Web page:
Some disasters, like earthquakes and volcanic eruptions, are much harder to predict with any accuracy, but rapid and effective response during the aftermath is essential to minimize loss of life and damage to property—especially in situations where follow-up events like aftershocks and landslides are likely. If authorities are able to accurately follow the progression of a crisis, they can provide targeted alerts to at-risk communities, guide immediate response efforts to increase rescue success and reduce risk to the rescue teams themselves.

This use case was on display fairly recently, when the European Space Agency’s (ESA) Copernicus Sentinel satellites were used to monitor the La Palma volcanic eruption of 2021, providing crucial real-time information about the flow of lava, the dispersion of ash, and topographical changes. This information enabled local authorities to direct evacuations and disaster response more efficiently, reducing risk to humans and property.

Satellites also support damage assessment efforts, both during and in the immediate aftermath of the disaster. They can assist in determining the location and scale of damage; a vital data tool for dispatching emergency response resources to where they’re most needed—especially where resources are limited.

In the aftermath of the devastating 2010 earthquake in Haiti, satellite imagery was used in damage assessment and recovery planning, with RapidEye satellite constellation, providing before and after images of affected areas, which were used to determine the extent of the devastation and prioritize relief efforts. In 2010 it took a week for RapidEye to provide the data. A decade later, when disaster struck again on August 14 2021, images of the affected areas were available the following day from Airbus’s Pléiades constellation with accuracy that enabled analysis down to the level of individual buildings—a striking demonstration of the rate at which the technology has improved.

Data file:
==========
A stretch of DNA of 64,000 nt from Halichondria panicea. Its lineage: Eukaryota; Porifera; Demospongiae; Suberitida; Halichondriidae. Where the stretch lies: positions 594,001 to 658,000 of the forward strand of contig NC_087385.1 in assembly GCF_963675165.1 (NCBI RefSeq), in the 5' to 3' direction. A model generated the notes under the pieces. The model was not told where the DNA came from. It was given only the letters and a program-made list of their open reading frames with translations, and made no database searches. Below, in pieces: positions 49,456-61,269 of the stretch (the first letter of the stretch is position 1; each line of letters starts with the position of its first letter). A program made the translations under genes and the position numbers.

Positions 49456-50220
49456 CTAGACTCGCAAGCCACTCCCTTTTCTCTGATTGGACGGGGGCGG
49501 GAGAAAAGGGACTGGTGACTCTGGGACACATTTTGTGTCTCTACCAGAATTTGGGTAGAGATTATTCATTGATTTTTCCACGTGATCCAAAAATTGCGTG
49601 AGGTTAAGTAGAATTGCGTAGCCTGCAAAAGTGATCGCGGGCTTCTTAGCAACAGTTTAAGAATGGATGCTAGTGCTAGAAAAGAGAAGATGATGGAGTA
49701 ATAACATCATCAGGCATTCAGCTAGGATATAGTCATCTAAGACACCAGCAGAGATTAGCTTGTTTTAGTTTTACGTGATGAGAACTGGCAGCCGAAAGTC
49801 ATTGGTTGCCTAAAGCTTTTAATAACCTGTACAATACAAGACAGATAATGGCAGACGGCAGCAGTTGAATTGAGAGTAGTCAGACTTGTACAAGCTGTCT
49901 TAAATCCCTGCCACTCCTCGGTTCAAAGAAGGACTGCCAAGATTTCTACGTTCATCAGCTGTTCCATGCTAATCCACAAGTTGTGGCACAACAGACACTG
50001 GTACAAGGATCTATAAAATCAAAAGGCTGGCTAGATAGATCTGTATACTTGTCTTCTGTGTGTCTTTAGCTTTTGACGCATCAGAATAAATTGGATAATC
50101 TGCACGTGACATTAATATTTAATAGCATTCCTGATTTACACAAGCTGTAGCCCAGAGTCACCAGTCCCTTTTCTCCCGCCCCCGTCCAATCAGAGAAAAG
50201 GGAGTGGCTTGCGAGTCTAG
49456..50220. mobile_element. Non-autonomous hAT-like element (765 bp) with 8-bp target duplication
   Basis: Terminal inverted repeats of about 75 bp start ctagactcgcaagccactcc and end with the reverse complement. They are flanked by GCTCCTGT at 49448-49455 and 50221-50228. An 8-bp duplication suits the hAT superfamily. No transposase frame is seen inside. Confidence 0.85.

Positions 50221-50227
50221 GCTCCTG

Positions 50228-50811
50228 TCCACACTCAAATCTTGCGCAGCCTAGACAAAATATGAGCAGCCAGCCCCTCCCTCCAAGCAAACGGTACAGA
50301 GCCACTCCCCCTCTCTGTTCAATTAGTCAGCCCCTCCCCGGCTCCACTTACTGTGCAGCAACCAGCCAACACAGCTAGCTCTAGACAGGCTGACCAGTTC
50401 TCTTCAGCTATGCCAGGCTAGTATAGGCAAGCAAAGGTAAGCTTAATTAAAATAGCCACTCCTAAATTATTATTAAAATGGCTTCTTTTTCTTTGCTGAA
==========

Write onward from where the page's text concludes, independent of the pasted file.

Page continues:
Post-Disaster Phase

Finally, satellite data can prove a vital tool in damage assessment, recovery, and reconstruction, after the immediate event phase is over.

High-resolution imagery provides a comprehensive overview of the full extent and type of damage caused by the disaster, essential in facilitating efficient recovery efforts. Comparison of pre- and post-disaster satellite images is one of the most important tools in this process, as it allows authorities to prioritize areas for recovery and plan the reconstruction process, ensuring the new infrastructure is safer and more resilient.

One example of this relates to the devastating explosion which ripped through the port area of Beirut, Lebanon, in 2020. High-resolution satellite imagery from Pléiades captured 14 hours after the disaster as part of the European Emergency Response Coordination Centre Rapid Mapping service, played an immediate role in disaster response, and continues to play a part in reconstruction.

Revolutionizing disaster response with very high–resolution satellite data tasking

Source: Copernicus Emergency Management Service (CEMS)

Over the longer term, satellite data aids in monitoring the long-term impacts of disasters on landscapes, ecosystems, and human settlements, which can contribute to a sustainable recovery process as well as helping to ensure that communities are better armed against future crises.

Collaboration is Key

Many disasters occur in the developing world, where authorities have historically had limited access to satellites and satellite data. However, understanding the invaluable role of satellite data in disaster response, international space agencies such as NASA, the European Space Agency (ESA), and others, joined forces to establish the International Charter Space and Major Disasters. This charter fosters a unified system for the acquisition and application of space data during major crises, ensuring that mission critical information is readily available to all disaster response teams.

The Charter has proved to be a powerful tool on multiple occasions. In 2019, it swung into action to support relief efforts following the landfall of Cyclone Idai in Mozambique, with satellites used to map flood waters and authorities harnessing the information to help lead relief response. More recently, in the aftermath of the devastating Turkish earthquake in February 2023, the Charter helped to deliver more than 350 crisis images from 17 space agencies across the world. These were used to generate maps of the damage and the situation on the ground, enabling rescuers to estimate levels of risk as well as coordinate relief efforts in affected areas.